A growing number of private companies are establishing boards of directors with independent members after seeing the many benefits, which include enhanced corporate governance similar to public companies as well as easy access to good advice. Without doubt, privately owned companies and family owned businesses large and small would be wise to follow suit, as the right mix of board members can add tremendous value in terms of deepening a company’s perspective, heightening its credibility and sharpening its competitive edge.
The trick is finding the right mix of board members. Based on my experience serving on the boards of private and public companies, and also working with both in a variety of industries nationwide, here are some general criteria I’ve found to be helpful:
Reputation: First, it goes without saying that board members should be respected and credible.
Objectivity: Look for objective, unbiased board members who aren’t mere “yes people” and can provide impartial advice.
Experience: Board members should have experience not only in your company’s industry, but also in other relevant industries, such as the industries in which your clients operate. For example, if your company sells billing software for medical offices, then it’s helpful to have board members who have experience in medical billing, in selling products to medical offices, or who have healthcare-related backgrounds.
If your company wanted to seek global expansion, then a board member with global business experience would be a wise choice. The key is to have a healthy mix of board members who represent a cross section of your industry and others who may not have any direct experience in your industry but do have experience in say, technology, social media, finance, law or accounting. A great find is always a board member who previously worked for a successful competitor and can bring additional insights and intelligence to your company (of course without violating any confidentiality agreements).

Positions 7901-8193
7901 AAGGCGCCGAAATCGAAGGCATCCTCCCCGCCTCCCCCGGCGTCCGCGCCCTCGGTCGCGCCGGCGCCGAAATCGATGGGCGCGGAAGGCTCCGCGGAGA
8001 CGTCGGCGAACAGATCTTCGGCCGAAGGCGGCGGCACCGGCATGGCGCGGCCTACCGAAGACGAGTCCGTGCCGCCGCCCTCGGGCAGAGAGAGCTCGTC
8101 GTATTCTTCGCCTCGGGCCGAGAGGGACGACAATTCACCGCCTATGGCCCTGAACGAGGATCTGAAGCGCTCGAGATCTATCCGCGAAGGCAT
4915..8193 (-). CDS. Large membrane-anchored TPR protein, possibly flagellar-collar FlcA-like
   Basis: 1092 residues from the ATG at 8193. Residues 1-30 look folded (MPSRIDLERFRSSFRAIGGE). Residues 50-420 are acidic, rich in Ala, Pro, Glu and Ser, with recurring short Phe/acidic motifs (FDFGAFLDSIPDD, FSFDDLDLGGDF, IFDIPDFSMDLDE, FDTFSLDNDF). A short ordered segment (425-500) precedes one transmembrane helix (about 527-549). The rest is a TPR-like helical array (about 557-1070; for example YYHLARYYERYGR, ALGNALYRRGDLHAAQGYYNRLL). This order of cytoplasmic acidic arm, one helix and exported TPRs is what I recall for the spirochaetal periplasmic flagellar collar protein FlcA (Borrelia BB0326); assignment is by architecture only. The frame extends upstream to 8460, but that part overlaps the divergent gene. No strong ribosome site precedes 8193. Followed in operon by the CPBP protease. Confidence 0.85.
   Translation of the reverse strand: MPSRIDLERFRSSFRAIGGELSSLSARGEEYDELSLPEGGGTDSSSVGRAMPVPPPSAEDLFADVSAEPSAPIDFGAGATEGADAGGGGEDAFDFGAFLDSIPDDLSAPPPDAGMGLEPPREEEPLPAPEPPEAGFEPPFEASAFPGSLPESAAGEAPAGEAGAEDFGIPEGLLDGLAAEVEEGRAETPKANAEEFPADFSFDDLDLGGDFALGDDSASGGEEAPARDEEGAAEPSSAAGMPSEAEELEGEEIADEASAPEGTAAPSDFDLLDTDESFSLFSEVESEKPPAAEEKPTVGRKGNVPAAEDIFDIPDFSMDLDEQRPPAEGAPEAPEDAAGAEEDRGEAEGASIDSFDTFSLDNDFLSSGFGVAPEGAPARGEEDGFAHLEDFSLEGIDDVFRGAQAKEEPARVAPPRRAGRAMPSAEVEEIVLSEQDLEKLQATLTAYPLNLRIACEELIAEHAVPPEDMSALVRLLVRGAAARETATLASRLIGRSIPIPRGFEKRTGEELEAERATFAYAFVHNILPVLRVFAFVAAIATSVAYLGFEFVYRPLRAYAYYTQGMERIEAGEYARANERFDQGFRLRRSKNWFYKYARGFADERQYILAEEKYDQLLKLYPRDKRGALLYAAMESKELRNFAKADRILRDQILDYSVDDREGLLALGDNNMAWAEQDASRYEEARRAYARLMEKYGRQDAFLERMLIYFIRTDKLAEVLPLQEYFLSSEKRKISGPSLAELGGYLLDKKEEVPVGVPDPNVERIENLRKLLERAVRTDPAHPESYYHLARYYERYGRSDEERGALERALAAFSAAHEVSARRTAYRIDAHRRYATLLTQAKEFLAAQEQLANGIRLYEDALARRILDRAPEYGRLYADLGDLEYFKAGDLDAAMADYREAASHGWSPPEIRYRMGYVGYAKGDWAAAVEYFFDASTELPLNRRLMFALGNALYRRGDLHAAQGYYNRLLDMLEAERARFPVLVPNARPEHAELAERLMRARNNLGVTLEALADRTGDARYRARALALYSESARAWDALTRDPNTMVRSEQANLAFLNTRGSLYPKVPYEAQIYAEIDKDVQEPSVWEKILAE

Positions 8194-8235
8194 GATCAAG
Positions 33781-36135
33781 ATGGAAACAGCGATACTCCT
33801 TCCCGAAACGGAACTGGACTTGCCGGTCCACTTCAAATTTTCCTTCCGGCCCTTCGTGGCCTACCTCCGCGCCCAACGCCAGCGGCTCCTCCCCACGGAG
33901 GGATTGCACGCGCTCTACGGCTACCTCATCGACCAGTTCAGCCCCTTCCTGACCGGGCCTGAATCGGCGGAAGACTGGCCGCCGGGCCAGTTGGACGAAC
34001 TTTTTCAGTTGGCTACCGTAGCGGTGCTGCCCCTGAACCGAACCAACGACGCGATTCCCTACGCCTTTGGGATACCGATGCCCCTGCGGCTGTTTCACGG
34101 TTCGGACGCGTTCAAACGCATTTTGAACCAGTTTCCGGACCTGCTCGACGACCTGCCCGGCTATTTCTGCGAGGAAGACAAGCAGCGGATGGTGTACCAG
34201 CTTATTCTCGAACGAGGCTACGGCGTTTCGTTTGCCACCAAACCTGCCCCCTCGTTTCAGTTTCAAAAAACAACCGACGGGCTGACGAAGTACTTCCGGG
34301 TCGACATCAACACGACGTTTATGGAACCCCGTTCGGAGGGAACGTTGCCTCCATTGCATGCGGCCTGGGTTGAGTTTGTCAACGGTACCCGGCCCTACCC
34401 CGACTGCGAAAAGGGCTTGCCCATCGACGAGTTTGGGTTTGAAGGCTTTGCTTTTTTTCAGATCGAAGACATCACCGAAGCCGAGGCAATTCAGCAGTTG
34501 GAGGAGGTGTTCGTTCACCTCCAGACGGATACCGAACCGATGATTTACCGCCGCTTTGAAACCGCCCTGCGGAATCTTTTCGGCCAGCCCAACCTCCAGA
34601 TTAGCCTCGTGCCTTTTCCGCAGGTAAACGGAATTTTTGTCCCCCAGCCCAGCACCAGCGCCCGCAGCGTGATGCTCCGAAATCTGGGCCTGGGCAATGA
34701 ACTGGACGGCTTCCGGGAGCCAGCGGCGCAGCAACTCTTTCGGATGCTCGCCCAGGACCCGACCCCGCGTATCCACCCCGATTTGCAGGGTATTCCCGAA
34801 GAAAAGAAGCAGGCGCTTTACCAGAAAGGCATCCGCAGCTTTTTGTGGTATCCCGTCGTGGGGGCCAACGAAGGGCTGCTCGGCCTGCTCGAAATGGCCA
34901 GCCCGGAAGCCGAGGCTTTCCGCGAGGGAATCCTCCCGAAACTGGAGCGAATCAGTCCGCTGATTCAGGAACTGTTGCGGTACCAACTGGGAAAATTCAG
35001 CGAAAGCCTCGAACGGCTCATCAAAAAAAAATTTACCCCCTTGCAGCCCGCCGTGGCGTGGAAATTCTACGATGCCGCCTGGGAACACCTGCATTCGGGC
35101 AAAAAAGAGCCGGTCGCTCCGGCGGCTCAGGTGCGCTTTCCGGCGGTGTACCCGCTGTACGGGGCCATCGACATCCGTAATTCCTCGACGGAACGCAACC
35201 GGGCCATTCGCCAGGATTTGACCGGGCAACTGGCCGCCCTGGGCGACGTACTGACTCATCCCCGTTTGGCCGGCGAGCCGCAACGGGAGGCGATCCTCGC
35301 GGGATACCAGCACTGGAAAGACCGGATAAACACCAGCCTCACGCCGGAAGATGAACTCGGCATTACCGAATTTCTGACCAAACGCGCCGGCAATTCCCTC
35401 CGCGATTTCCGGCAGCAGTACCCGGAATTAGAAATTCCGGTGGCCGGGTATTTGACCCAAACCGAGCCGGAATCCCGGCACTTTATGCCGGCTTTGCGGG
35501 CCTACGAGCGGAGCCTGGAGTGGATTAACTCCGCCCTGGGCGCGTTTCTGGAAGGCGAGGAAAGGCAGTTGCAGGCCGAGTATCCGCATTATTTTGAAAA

Knowledge: Board members who are noted thought-leaders, such as professors and authors, can bring tremendous depth to your board and also provide invaluable guidance in handling issues and helping chart your company’s future. For private companies that need to access capital to support their growth plans but lack experience in accessing the capital markets, board members with capital-raising experience can help put in place the processes, procedures and information that are necessary to raise capital.
Contacts: With relationships being such an important part of doing business, it’s smart to add board members who bring good contacts in terms of potential clients, referral sources, investors and other key influencers and stakeholders.
Diversity: In today’s increasingly diverse market, in addition to racial, ethnic and cultural diversity, it’s important to have gender diversity on your board to help ensure a broader perspective.
Independence: As the name suggests, an independent director is someone who’s truly independent — neither affiliated with the company nor related in any way to its owners or executive leadership. The benefits of having independent directors as part of the board are significant in terms of helping manage conflicts and providing impartial guidance. Although the Sarbanes-Oxley Act applies only to public companies, and private companies are not required to have a majority of independent board members, many lenders and institutional and private-equity investors today want assurances that private companies meet proper accounting and fiduciary standards. Those that have healthy boards and the right procedures in place are more appealing to investors by demonstrating the commitment of the company’s leadership to run the business with objectivity and integrity.